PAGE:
An Interview with Professor Donald Elder: Reading About Presidents

Jan 18, 2012 by

Abraham Lincoln

Michael F. Shaughnessy
Eastern New Mexico University
Portales, New Mexico

  1. Interestingly enough, several recent books about Presidents have appeared. Bill O Reilly has written a book about the assassination of Lincoln. Why do you feel there is current interest first of all, in Lincoln, and secondly in his assassination?

I feel that Lincoln is still vitally important to us because he saw the nation through its greatest crisis. For many Americans, these uncertain times today call for the type of inspired leadership that Lincoln provided. And I think his assassination continues to be of interest because we want to understand how it was that such a great leader could be done in by one individual in such a dramatic fashion.

  1. Lincoln, obviously governed in quite difficult times. Are people turning to Lincoln for some insight into leadership or his approach to leadership during these difficult stressful times?

I think that is precisely why interest in Lincoln seems to peak at difficult times in our history. When times are more benign, we can direct our gaze to lesser sorts, but crisis situations focus our attention on those leaders who proved up to similar daunting tasks.

  1. Are there books that you would recommend about Abraham Lincoln- and first of all, his Presidency and secondly his assassination?

The O’Reilly book is interesting reading, but it has numerous factual errors and as such I can’t really recommend it. Eric Foner, on the other hand, recently wrote an excellent book on Lincoln titled “The Fiery Trial.” Regarding the assassination, the best book by far is “Manhunt,” by James Swanson.

  1. Another contemporary commentary has written about George Washington-renewing interest in our first president. Why, in your mind, do you feel we are still reflecting back on this great leader?

Washington still resonates with us today because we need heroes and he certainly fit the bill. He had some flaws, but he was exceptionally good in the critical areas that encompass leadership: self control, good judgment, strength of character, and coolness under pressure.

  1. What are some books that you would suggest about George Washington , the man, and secondly, George Washington, the President?

I would say the best recent book about George Washington the man is “The Ascent of George Washington,” by John Ferling. The best book on his presidency is “His Excellency,” by Joseph Ellis.

  1. There is still another book, this one written by Theodore Roosevelt and Henry Cabot Lodge on American heroes.  What in your mind, is Theodore Roosevelt’s legacy, and his contributions?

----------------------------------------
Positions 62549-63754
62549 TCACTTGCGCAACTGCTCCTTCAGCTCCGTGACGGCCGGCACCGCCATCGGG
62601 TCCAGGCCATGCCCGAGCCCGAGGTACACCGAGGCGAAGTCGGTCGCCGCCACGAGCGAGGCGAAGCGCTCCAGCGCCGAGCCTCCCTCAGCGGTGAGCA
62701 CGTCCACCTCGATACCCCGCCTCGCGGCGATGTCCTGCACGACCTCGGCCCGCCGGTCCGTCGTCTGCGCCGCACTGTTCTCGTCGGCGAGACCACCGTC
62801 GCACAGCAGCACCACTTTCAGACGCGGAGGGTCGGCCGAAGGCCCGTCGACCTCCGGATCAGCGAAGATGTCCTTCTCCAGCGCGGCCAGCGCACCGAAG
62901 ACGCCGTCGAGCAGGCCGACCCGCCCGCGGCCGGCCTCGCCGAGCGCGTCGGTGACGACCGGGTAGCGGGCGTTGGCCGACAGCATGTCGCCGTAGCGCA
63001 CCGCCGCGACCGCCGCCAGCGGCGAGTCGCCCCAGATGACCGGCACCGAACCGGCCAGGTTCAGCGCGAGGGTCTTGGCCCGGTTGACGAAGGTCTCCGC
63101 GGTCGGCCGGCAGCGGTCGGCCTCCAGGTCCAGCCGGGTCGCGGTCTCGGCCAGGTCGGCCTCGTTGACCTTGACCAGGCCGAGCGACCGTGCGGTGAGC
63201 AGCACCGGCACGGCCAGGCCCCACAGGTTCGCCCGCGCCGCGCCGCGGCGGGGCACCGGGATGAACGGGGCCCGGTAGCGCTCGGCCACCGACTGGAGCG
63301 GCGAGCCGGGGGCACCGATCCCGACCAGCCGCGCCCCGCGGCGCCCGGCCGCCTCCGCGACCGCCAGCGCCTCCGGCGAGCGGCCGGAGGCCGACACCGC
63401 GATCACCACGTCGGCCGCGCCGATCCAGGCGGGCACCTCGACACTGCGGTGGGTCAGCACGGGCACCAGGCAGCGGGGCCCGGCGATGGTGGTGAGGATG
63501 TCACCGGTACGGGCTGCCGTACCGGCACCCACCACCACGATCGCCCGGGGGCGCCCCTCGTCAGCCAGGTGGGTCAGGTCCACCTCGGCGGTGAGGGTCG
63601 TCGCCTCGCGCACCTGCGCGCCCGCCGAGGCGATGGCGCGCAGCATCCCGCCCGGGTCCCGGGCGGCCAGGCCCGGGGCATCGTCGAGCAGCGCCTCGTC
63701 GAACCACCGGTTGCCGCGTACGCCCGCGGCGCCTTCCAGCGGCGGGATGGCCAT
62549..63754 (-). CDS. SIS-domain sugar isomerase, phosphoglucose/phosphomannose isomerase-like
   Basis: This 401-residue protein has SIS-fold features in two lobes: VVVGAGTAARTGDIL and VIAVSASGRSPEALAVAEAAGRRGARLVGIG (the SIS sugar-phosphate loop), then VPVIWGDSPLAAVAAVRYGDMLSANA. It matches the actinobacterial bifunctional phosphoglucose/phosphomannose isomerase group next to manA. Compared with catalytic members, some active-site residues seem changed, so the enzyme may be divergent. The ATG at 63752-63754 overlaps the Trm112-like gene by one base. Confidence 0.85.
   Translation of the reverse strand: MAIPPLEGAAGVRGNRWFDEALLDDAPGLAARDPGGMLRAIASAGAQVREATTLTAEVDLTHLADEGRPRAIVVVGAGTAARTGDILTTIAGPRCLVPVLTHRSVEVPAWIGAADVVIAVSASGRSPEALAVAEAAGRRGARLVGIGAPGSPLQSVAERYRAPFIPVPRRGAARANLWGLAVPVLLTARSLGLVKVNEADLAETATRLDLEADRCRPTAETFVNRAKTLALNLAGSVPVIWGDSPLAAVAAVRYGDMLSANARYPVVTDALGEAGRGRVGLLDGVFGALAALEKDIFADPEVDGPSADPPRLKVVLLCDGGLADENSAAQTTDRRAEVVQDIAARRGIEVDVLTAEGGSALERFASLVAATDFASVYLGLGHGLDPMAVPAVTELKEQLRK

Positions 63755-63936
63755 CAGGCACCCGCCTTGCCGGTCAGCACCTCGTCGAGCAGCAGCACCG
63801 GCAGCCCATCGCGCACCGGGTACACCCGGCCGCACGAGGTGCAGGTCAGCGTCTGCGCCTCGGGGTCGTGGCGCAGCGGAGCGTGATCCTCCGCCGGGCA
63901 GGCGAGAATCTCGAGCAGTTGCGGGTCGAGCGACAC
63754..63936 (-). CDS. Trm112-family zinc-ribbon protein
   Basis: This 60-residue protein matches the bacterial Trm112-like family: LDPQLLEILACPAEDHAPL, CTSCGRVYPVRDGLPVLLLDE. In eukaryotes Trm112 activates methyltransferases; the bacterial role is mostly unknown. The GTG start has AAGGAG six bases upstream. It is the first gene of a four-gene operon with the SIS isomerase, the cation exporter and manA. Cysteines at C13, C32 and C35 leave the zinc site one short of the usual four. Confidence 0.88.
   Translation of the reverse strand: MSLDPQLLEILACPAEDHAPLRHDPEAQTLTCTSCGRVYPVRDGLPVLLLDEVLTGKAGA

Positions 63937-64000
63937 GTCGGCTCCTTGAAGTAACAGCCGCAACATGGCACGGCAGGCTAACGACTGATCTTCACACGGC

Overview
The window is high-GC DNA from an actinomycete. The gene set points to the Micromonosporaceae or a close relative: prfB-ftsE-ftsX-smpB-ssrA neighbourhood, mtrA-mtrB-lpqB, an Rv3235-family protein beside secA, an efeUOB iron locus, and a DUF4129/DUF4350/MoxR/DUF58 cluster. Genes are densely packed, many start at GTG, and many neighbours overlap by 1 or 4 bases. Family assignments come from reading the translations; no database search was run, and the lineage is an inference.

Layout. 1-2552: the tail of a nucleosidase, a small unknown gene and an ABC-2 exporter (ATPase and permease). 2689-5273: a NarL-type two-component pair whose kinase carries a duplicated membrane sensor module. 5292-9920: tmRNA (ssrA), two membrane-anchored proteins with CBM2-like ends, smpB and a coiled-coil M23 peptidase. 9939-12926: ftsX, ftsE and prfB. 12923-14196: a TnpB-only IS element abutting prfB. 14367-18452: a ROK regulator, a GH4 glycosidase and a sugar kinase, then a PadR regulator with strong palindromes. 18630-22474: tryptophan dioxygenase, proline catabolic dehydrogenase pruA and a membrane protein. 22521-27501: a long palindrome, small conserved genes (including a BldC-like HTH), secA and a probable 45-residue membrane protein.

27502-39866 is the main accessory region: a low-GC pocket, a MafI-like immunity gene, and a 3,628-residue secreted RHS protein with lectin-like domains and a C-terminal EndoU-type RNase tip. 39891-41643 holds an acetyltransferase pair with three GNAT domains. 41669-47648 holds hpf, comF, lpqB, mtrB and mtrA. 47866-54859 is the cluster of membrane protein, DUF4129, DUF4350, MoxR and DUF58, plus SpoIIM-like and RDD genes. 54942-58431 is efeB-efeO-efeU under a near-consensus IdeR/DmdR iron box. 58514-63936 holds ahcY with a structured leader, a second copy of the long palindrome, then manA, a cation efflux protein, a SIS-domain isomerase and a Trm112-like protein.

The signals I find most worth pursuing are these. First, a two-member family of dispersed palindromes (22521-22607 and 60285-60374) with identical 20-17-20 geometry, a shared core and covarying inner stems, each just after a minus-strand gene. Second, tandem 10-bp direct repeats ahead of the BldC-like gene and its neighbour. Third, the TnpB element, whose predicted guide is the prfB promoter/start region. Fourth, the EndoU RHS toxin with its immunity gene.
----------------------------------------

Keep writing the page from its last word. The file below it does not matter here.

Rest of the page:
While William McKinley gets some credit, Theodore Roosevelt was really the first American president to vigorously assert the prerogatives of the office since Lincoln. He was decisive, energetic, and had a vision for an America where all the conflicting interests could be brought together in a working relation. From the Pure Food and Drug Act to the expansion of our national park system, Roosevelt gets high marks for making America a better place.

  1. While Henry Cabot Lodge may be less well known, and was never elected President, his contributions are many- could you list some of his most important contributions?

A certain group of historians praises him for resisting Woodrow Wilson on the Treaty of Versailles. Lodge did not want the US to sign the treaty, primarily because he found the League of Nations objectionable. Historians who believe that the United States should not be bound to collective action through a world government applaud his stand on that issue. Of course, there are other historians who denigrate Lodge for that very reason.

  1. In your opinion, why is it important to study some of our more famous Presidents, as well as some of our lesser known Presidents ?

Every president (with the possible exception of William Henry Harrison, who died 30 days into his term) can tell us something about our past. The things they did and didn’t do, the successes and the failures, all can instruct us about the qualities necessary for effective leadership. Some presidents simply were not up to the task (such as Martin Van Buren), while others were the beneficiaries of fortuitous developments (James Monroe immediately comes to mind). But they all are important in our understanding of American History.

  1. What have I neglected to ask?

These were good questions!

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